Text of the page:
After weeks of failing to offer a straight answer to the question of whether he'd support adding additional justices to the U.S. Supreme Court, Democratic presidential nominee Joe Biden is testing out a new answer in advance of Thursday's debate.
In a preview of an interview that will air Sunday on 60 Minutes, Biden outlines a plan for what he calls a "bipartisan commission" to examine potential reforms to the federal courts. In the clip, posted to the show's Twitter feed on Thursday morning, Biden says he would fill the commission with constitutional scholars from across the ideological spectrum and that he would give the body 180 days to review not only court-packing but "a number of other things," though he does not elaborate.
Here's the clip:
— 60 Minutes (@60Minutes) October 22, 2020
As dodgy political answers go, this one is actually pretty brilliant. Biden is giving the appearance of fleshing out a substantial plan to answer his critics, throwing a bone to liberal activists who favor increasing the number of justices on the Supreme Court, and still allowing himself plenty of ways to avoid actually doing that once he's elected. It's a Rorschach test of an answer, one that probably sounds good to most voters—who generally oppose court-packing but like the sound of bipartisanship—without committing a future President Biden to any particular course of action.
Recall that Biden has a long track record of opposing court-packing. In 1983, he referred to President Franklin Delano Roosevelt's 1937 attempt to add justices to the Supreme Court as a "bone head idea" that "put in question for an entire decade the independence of…the Supreme Court." He was still opposed as recently as last year's presidential primary debates, saying in October 2019 that he "would not get into court-packing" due to fears that it would delegitimize the Supreme Court.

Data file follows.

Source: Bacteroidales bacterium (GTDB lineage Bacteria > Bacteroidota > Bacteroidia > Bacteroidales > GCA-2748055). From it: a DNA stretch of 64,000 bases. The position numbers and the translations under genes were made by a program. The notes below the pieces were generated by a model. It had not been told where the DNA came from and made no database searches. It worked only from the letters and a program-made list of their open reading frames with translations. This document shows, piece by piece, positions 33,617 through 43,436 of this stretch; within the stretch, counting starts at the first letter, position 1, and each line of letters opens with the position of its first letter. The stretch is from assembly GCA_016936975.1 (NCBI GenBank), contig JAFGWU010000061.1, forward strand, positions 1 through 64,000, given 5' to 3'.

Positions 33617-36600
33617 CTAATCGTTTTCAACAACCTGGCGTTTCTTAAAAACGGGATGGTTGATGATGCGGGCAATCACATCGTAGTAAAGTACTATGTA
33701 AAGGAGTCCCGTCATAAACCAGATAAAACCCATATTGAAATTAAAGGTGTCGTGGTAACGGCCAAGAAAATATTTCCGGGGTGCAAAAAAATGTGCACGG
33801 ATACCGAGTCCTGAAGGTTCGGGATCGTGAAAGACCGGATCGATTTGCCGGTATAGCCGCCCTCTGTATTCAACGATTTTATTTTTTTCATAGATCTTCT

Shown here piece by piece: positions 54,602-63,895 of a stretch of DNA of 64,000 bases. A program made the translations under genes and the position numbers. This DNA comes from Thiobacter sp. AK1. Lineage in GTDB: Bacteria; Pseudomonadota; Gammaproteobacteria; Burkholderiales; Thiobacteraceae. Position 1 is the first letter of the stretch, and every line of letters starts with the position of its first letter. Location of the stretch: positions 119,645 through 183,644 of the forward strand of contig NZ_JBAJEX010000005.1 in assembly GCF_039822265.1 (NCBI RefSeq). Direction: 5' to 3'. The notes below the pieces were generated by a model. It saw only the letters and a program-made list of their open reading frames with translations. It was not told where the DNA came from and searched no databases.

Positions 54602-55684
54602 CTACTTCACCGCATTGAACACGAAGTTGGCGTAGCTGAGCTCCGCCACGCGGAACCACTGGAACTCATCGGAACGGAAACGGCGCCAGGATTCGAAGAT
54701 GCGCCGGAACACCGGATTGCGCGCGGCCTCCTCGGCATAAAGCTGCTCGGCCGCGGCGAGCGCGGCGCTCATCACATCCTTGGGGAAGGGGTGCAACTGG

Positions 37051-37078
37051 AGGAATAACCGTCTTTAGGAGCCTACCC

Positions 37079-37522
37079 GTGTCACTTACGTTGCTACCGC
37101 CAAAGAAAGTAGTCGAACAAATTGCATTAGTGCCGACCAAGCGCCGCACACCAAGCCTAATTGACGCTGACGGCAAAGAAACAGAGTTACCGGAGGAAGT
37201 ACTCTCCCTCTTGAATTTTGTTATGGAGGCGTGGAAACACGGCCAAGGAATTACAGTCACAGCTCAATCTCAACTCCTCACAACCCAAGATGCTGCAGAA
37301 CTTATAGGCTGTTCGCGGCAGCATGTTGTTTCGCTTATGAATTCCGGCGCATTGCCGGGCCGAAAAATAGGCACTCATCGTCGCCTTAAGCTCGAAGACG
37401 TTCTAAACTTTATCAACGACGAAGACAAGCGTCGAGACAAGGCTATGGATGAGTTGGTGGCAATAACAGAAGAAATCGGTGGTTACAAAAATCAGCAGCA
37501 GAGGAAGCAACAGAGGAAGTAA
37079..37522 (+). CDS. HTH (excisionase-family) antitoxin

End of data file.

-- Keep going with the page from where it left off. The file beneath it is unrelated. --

That's the sort of decadeslong, consistent record that most politicians would be proud to highlight on the campaign trail. But Biden has gone soft on the question in recent months as some Democrats have suggested adding seats to the court to counter the expected confirmation of Amy Coney Barrett to replace the late Justice Ruth Bader Ginsburg. Biden has tried, sometimes awkwardly, to find a middle ground between his longstanding opposition to court-packing and his party's fear of a 6-3 majority conservative Supreme Court.
In that context, this new promise to create a "national commission" seems mostly like a way to make the question go away. It's a tried and true political strategy: punt a controversial issue to a panel of supposed experts to make it look like you're doing something. As a longtime creature of the U.S. Senate—which isn't called the "world's most deliberative body" for nothing—Biden understands the value of doing nothing while looking like you might do something someday.
Still, there are two things we can definitively say about Biden's newest take on court-packing. He has objectively backed away from his former position of opposing the idea, even if he's opening the door only a crack. And he's committed to waiting at least six months into his potential first term before doing it—in other words, it's not important enough to rise to the very top of a Biden administration's agenda. That's good.
One more thing: You can almost certainly expect Biden to roll out this answer at tonight's debate if the issue of court-packing comes up.
Indeed, this new approach to the question is a campaign strategy too: The image of a bipartisan commission mulling over high-minded constitutional questions about the right way for the country's government to operate draws a pretty stark comparison with how the executive branch is currently running.
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